❄️ Good Monday morning. NFL's final four ... Super Bowl LIII race is down to L.A. Rams vs. New Orleans Saints for NFC crown, and Pats vs. Kansas City Chiefs for AFC.
Illustration: Lazaro Gamio/Axios
A huge challenge for 2020 candidates will be navigating these tandem trends:
It's a fact that humans are living longer, healthier, safer, more comfortable lives.
Several journalists have recently made a similar case:
All that euphoria is based on data and reality. But it sounds tone-deaf if you're part of the majority of America, which isn't enjoying the escalating affluence inside the bubbles along the coasts.
CFR President Richard Haass — whose most recent book title, "A World in Disarray," sends a very different message — tells me that the super-optimists are fooling themselves: "[T]he trends are bad ... And third, global security is eroding."
Haass said the many examples "where things are getting worse is much more extensive and significant." He rattled off quite a list:
Here's how Axios future editor Steve LeVine put it when I asked him about this conundrum: "The trouble is that these very long arc analyses look mindless against the chaos and unhappiness in front of all our eyes."
Be smart: Howard Wolfson — who advised Hillary Clinton in her first presidential campaign, and has spent a lot of time thinking about the country as he revs up for a potential run by Mike Bloomberg — warns that the loss of opportunity in major swaths of the U.S. is "more relevant to Americans than the rise of living standards in the developing world or space exploration."
House Intelligence Chair Adam Schiff clearly will escalate "his effort to obtain notes or testimony from the interpreter" in a Trump-Putin meeting, per the N.Y. Times.
Be smart ... Trump's presidency has been consumed with one simple question: Did he collude with Russia? So he not only only meets privately with Putin, he then goes and tells the interpreter to hand over the notes and stay silent.
P.S. "White House aides expressed regret that the president did not more clearly and forcefully deny being a Russian agent when asked by the usually friendly Fox News host" Jeanine Pirro when he called into her show Saturday night. (AP)
📈 Datapoint: The N.Y. Times says that half of last week's 20 most-read stories online "concerned the government shutdown and/or what caused it."
Here's a fascinating example of how President Trump has not only transformed basic beliefs of Republicans, but has also moved opinion among Democrats:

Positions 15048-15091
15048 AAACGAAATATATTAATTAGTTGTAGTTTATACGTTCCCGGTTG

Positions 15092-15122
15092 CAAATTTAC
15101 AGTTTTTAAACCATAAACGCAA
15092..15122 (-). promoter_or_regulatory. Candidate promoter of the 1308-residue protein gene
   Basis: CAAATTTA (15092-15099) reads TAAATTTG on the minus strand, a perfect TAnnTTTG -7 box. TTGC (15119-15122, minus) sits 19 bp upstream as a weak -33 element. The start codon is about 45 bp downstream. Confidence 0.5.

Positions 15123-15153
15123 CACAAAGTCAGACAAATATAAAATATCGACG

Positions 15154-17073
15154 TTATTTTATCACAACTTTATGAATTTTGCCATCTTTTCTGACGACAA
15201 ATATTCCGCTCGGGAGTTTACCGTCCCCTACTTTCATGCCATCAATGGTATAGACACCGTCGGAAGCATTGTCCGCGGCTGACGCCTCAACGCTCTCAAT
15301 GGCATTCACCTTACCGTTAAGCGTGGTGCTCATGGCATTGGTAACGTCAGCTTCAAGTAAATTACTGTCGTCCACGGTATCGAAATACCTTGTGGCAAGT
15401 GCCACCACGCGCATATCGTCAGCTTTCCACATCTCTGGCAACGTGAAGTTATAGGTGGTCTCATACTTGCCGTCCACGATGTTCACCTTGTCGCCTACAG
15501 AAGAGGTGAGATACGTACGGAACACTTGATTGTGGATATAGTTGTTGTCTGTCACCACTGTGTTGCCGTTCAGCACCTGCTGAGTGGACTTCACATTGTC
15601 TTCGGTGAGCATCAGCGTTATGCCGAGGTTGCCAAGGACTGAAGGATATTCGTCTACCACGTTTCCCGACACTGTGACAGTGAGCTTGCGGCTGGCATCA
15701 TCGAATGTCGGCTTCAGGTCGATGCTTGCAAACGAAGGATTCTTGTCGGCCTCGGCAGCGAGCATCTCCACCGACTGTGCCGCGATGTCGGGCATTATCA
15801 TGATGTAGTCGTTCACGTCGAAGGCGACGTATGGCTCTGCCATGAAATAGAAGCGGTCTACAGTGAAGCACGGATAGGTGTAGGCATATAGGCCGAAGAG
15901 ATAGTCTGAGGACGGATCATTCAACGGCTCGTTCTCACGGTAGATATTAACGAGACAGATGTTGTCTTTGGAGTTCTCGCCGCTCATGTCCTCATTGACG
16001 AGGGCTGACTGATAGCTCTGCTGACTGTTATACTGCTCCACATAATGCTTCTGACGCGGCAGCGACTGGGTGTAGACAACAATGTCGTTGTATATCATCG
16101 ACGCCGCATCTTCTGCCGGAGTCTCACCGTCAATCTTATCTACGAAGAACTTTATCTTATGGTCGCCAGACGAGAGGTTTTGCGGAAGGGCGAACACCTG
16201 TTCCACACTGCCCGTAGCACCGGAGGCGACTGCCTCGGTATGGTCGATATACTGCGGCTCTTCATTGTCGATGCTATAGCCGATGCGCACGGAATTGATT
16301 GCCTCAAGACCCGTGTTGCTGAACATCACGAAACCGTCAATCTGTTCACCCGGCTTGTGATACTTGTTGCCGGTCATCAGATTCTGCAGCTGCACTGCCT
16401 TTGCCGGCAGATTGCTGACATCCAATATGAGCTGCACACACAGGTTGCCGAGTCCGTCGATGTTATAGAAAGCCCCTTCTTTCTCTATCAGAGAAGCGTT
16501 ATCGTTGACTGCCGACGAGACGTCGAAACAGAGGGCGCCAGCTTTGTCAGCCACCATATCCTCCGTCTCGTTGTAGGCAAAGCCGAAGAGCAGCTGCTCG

Remarkable new polling data on Syria shows "that the vast bulk of support for keeping troops there comes from Democratic Party voters, while Republicans and independents overwhelming favor their removal," Glenn Greenwald writes on The Intercept.
"With Trump rather than Obama now advocating troop withdrawal," that's changed:
P.S. ... WashPost: "A multipronged effort by alarmed U.S. national security officials, foreign allies and Republican hawks in Congress to significantly alter or reverse Trump’s decision [to pull out of Syria] was effectively a bust."
Above: A snow family greets D.C.'s first major snowfall since 2016.
Below: Morgan Miller carries her 1-year-old daughter, Mia Jennings, as she shovels the stairs to her home in Springfield, Ill.
Above: Noah Shober makes a snow angel outside his home in Terre Haute, Ind.
Below: A man uses a kite to snowboard on the National Mall yesterday.
Last year's tax reform spurred stronger-than-expected car sales by giving consumers more disposable income, but the payback will come this spring when many Americans could discover they're not getting the tax refund they had expected, Axios' Joann Muller reports.
The bottom line: The U.S. auto industry sold 17.2 million cars and light trucks in 2018 — the fourth-best year in history. Cox Automotive sees U.S. auto sales falling to 16.8 million units in 2019 — a drop of 400,000 vehicles, or about 2%.
Illustration: Rebecca Zisser/Axios
⚡ Breaking: PG&E CEO Geisha Williams, who led California’s largest investor-owned utility for less than two years, stepped down last evening. (S.F. Chronicle)
A battle between California politicians and PG&E, the state's largest utility, is being waged over who should have to pay the price of wildfire damage in recent years, Axios' Courtenay Brown and science editor Andrew Freedman write.
Be smart: PG&E's predicament could be repeated elsewhere as the impacts of climate change hit increasingly hard.
Illustration: Sarah Grillo/Axios
Sure, we all share this one planet. But the warming Earth is poised to divide — not unite — us, Amy Harder writes in her weekly energy column, "Harder Line":
What’s next: As the world warms more and the renewable-energy transition increases, other divisions could emerge:
"The U.S.’s biggest public companies are warning that their earnings may not be as strong as they hoped this year," the Wall Street Journal's Akane Otani reports (subscription):
Why it matters: "The drop-off in estimates ... is the latest sign that U.S. corporations, from retailers and airlines to phone makers, are losing momentum after several quarters of standout growth."
HBO Films has a fast-turnaround Brexit movie, debuting Saturday at 9 p.m. (in partnership with BBC Studios, Channel 4 and House Productions):
"The film is [an] insider’s look at the political disruptors and the war room antics behind the Leave campaign."
⚡ HBO announced that the eighth and final season of "Game of Thrones" will kick off on Sunday, April 14.
As The Atlantic's Taylor Lorenz reports, these "world record" accounts aren't a new phenomenon on Instagram — this just happens to be the one that achieved massive, viral success.